Alongside more Arab and Muslim writers, the television series Halal in the Family takes on what it is like to be an American Muslim. The series does this by discussing Islamophobia in a comedic context and depicting a Muslim family in a traditional sitcom format. This approach presents a drastically different perception of Muslims than shows such as Homeland, showcasing them as a conventional suburban family that are satisfied and engaged with their faith. Characters like Sayid in Superstore are fleshed-out, non-stereotypical, and likable characters that humanize Arabs and Muslims. Sayid is a Syrian refugee employed at a large superstore: he is dedicated to his job, open-minded to other people’s lifestyles, friendly, devout, and community-oriented. In one episode, he searches for a room to pray in, and the store’s managers and employees are accommodating and understanding towards him. This receptiveness of pious Muslims exposes viewers to an accepting environment and encourages other people to be sympathetic towards Muslims as well. Thus, more Arabs and Muslims in the writers’ room can help to deliver immediate perspectives, and create more balanced, sincere, and unique television shows. Their characters will yield a more positive impression of these demographics, and over time contribute to a decrease in discrimination towards Arabs and Muslims.
Due to a limited collection of authentic Muslim and Arab representation, viewers are often exposed to misleading portrayals that adversely influence how they interact with members of these respective groups, thereby reinforcing damaging tropes and worsening Islamophobic and anti-Arab sentiment. Arabs and Muslims have almost exclusively been depicted as barbarians, violent, untrustworthy, threatening, undemocratic, and narrow-minded individuals in American films and television shows. Various films such as Argo and American Sniper, as well as television shows such as Homeland, propagate harmful stereotypes and negatively impact the public perception of Muslims and Arabs as well as accelerate discrimination towards them. Despite the overwhelmingly negative displays of Arabs and Muslims, more Muslim or Arab writers and directors lead to improved representations of both groups. Characters in shows like Superstore offer positive renderings of these groups by presenting depictions that are an antithesis to portrayals of these groups in previous forms of media. Ultimately, authentic and nuanced Arab and Muslim representation benefits not only the affected communities by accurately illustrating them, but non-Arabs and Muslims who have access to genuine portrayals of them. Overall, thoughtful representations of Arabs and Muslims function as a reduction factor towards the racism endured by these groups, and as a tool to better educate the public, thereby resulting in a more equitable and empathetic America.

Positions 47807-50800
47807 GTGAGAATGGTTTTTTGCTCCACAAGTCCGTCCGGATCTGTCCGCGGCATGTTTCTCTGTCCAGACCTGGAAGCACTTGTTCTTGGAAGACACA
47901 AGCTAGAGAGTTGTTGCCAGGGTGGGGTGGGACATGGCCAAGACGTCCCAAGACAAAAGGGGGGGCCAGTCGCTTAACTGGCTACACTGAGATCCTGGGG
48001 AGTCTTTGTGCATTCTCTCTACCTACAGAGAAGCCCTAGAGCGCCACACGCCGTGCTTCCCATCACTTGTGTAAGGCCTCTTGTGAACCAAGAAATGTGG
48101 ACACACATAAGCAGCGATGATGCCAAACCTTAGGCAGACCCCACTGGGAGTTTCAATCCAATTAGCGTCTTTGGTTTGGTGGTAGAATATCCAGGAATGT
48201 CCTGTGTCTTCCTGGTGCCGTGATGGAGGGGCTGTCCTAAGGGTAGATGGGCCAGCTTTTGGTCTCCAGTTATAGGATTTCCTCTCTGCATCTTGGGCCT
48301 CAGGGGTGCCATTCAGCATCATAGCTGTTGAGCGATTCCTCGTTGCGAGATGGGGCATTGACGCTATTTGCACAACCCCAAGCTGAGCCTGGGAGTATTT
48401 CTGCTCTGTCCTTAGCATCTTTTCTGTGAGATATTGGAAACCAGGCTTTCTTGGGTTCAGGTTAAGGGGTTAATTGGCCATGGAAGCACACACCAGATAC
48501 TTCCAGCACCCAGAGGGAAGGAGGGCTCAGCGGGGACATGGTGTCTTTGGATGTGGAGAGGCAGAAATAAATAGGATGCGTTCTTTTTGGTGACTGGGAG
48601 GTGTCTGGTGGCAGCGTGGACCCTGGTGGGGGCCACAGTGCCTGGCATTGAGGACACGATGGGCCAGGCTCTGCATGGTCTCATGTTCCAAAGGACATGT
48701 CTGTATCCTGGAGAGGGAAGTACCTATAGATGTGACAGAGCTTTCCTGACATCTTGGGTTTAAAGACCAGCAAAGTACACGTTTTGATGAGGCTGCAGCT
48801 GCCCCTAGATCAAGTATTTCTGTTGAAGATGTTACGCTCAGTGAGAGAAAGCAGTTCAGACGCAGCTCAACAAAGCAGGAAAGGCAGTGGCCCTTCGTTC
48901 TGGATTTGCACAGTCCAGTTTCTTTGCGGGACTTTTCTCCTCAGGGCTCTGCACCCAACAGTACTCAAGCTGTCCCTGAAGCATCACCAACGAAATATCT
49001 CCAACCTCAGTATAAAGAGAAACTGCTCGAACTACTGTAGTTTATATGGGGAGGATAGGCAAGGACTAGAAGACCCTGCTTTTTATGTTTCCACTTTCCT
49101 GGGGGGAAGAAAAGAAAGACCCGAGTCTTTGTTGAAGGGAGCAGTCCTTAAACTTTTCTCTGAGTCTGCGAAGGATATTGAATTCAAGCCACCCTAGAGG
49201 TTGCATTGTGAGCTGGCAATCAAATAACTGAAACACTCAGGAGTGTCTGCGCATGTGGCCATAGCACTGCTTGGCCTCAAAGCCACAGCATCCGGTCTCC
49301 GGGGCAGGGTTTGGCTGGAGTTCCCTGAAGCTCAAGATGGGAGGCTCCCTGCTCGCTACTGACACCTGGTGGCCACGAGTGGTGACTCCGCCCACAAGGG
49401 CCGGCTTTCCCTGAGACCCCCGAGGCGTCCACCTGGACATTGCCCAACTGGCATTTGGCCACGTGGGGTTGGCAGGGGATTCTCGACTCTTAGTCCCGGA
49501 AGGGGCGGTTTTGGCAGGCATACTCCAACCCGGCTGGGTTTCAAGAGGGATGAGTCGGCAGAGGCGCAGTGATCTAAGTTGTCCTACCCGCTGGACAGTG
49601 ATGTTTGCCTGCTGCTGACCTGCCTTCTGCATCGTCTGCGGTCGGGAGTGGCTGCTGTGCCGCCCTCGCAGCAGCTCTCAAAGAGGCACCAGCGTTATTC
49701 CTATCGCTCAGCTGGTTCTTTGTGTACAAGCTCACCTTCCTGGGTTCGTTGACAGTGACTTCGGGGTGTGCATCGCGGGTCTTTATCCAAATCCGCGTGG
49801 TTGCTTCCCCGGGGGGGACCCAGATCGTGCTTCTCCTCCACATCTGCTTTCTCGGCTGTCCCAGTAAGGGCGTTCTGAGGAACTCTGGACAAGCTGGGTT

Ahmed S, Matthes J. “Media representation of Muslims and Islam from 2000 to 2015: A meta-analysis.” International Communication Gazette 79.3 (2017): 219-244.
Alsultany, Evelyn. “Argo Tries but Fails to Defuse Stereotypes.” The Islamic Monthly, 17 Nov. 2016, www.theislamicmonthly.com/argo-tries-but-fails-to-defuse-stereotypes.
Foody, Kathleen M. “Muslims in the American Media: From Texts to Affects.” Journal of Islamic Studies 29.2 (2018): 230–251.
Kumaraea, Gemma. “Homeland and Orientalism: An Examination of Arab Muslim Identity and US Nationalism.” Minnesota Undergraduate Research and Academic Journal 1.1 (4 May 2018).
Pew Research Center. “How the U.S. General Public Views Muslims and Islam.” Pew Research Center’s Religion & Public Life Project, 30 May 2020, www.pewforum.org/2017/07/26/how-the-u-s-general public-views-muslims-and-islam.
Ryzik, Melena. “Can Television Be Fair to Muslims?” The New York Times, 30 Nov. 2016, www.nytimes.com/2016/11/30/arts/television/can-television-be-fair to-muslims.html.
Woolf , Christopher. “How a Muslim Lawyer and Critic of Showtime’s ‘Homeland’ Became a Consultant for the Show.” The World from PRX, 24 Mar. 2017, www.pri.org/stories/2017- 03-24/how-muslim-lawyer-and-critic-showtime-s-homeland-became-consultant-show.